Why the BEIS’ “Future of Audit” report is a waste of paper.

On 2 April 2019, Rachel Reeves MP, Chair of the Business, Energy and Industrial Strategy (BEIS) Select Committee, presented the…

On 2 April 2019, Rachel Reeves MP, Chair of the Business, Energy and Industrial Strategy (BEIS) Select Committee, presented the Committee’s report “Future of Audit”.

To say the report is a disappointment would be a complete understatement.

I should be clear. I support the need for change within the audit industry. It is evident, with the number of issues reported by the FRC (and more broadly, by regulators around the world), that change is needed within the audit industry. The role of audit, and the importance of audit, cannot be underestimated. The outcomes of an audit are relied upon by man, and help provide certainty over a businesses future. Given the importance of audit, and the current state of the audit industry, I fully support that change needs to happen.

This report does not encourage change.

The scope of the Committee, and in particular this inquiry, is to: “…focus on the likely impact of the CMA market study and the review of the FRC (by Sir John Kingman) in improving quality and competition in the audit market and reducing conflicts of interest. The Committee intends to feed into the CMA study and ensure audit reform is linked to coherent reform of the wider corporate governance agenda.”

To be fair, the report does focus on the CMA market study and the Kingman review, however to title the report “Future of Audit”, is misguiding. A more apt name would be “How to further regulate audit” or perhaps “Better reviewing poor audits”.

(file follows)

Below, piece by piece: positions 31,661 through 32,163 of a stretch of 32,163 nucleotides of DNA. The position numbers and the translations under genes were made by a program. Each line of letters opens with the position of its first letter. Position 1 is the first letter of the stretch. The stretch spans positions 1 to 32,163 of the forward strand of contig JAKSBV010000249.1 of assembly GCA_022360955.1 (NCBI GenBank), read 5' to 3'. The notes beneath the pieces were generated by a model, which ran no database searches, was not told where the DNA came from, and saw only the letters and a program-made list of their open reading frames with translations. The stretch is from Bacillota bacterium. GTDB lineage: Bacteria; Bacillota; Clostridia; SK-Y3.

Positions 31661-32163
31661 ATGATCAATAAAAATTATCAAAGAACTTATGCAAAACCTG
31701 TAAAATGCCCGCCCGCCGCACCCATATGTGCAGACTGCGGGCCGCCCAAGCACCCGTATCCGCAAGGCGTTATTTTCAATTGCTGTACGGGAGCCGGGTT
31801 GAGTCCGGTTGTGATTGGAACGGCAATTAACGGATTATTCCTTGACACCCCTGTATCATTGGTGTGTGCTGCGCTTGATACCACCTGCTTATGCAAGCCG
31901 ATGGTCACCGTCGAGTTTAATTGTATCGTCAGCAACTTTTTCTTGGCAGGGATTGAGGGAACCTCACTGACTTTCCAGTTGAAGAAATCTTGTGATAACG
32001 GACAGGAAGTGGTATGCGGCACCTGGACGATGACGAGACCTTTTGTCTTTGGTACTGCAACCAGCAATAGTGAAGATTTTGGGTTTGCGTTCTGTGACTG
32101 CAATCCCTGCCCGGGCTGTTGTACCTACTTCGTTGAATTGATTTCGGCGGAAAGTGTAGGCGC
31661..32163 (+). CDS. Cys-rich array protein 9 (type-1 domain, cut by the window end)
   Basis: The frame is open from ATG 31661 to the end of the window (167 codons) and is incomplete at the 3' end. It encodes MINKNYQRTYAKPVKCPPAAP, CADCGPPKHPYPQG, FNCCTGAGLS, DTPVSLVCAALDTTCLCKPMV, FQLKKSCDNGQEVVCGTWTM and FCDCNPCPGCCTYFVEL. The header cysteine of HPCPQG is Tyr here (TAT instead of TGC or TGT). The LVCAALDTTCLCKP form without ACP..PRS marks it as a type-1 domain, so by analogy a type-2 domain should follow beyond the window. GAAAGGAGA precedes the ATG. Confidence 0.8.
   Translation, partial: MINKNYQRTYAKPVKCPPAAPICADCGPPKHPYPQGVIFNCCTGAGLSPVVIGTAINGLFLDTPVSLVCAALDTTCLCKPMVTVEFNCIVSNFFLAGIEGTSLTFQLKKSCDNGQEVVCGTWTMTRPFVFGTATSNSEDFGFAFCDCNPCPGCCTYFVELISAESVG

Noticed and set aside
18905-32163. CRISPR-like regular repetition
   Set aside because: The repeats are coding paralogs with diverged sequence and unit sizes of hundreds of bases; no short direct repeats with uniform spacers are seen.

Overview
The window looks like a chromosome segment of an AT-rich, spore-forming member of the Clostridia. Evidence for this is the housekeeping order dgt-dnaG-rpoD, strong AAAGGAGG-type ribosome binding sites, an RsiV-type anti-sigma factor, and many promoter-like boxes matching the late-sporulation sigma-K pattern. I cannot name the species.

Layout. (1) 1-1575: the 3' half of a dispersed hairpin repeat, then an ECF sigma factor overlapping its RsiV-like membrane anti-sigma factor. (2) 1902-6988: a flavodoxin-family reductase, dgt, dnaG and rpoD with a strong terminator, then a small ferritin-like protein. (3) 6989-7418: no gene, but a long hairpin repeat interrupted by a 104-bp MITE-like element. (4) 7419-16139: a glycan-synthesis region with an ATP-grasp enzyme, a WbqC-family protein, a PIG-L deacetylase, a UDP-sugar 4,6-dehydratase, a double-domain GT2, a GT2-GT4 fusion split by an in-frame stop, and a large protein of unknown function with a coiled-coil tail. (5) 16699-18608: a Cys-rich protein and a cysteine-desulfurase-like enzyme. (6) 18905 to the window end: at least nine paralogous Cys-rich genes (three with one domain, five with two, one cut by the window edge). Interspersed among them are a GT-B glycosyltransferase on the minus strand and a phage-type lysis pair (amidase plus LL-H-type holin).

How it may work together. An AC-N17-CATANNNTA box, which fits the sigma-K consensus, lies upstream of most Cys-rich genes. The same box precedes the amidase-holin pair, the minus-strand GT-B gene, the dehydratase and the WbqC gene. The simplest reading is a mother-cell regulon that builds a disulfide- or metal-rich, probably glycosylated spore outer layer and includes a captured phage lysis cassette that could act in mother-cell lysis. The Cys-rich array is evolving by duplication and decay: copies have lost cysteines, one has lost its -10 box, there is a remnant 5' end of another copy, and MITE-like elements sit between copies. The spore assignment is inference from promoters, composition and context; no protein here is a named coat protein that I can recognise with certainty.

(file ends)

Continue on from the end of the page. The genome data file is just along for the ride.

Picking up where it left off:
After reading the report (which can be read in full here), I am left frustrated at the lack of forward thinking and ‘adventurousness’ of the report.

The report rightly points out previous attempts to ‘fix’ the audit industry, noting that none of the prior attempts have been entirely successful. This is true, given that the FRC has reported an decrease in the quality of audits for consecutive years now. I have discussed this in previous blogs, such as the anniversary of Carillion. However there is nothing in the report that makes me feel that any new reforms will have the desired effects. The recommendations from this report, in my opinion, are doomed to the same fate as any previous attempts.

Stepping through the recommendations provided in the report, here are my issues:

Graduated findings

As the report notes, graduated findings were first implemented by KPMG. KPMG actively approached clients to see if they would be interested in including these as part of their audit report. The uptake was poor, with only 9 clients wishing to include these in the audit report.

Whilst I believe graduated findings are a great idea, they will not improve the audit quality. Rather, I believe any graduated findings should be drafted alongside Internal Audit. Internal Audit should have adequate coverage across all high risk aspects of the business, meaning they are better placed to provide detailed findings than a financial statement audit team. Currently, Internal Audit teams are not required to report on their observations within an Annual Report despite being a part of the organisation throughout the entire year.

The construct of the Future of Audit report makes you believe that auditors should be responsible for being ‘more forward looking’ and that these graduated findings may help achieve this.

It is important to note that an audit is to provide a ‘true and fair’ view of the companies historical financial information. Whilst an auditor should perform a going concern assessment, the auditor should not be responsible for ensuring the longevity of the business. That is the responsibility of management and the Board, and this is why legislation (such as the Companies Act), exists. Whilst the auditor should identify any inconsistencies as part of their going concern assessment, it would almost be a death sentence making an Audit Partner sign an audit report confirming the future of a business based on historical information and future estimates. Anything can happen in the future, and it would be unreasonable to make anyone accountable for the future. This ‘forward looking’ concept should be confirmed, at a minimum, but the Board and Senior Management.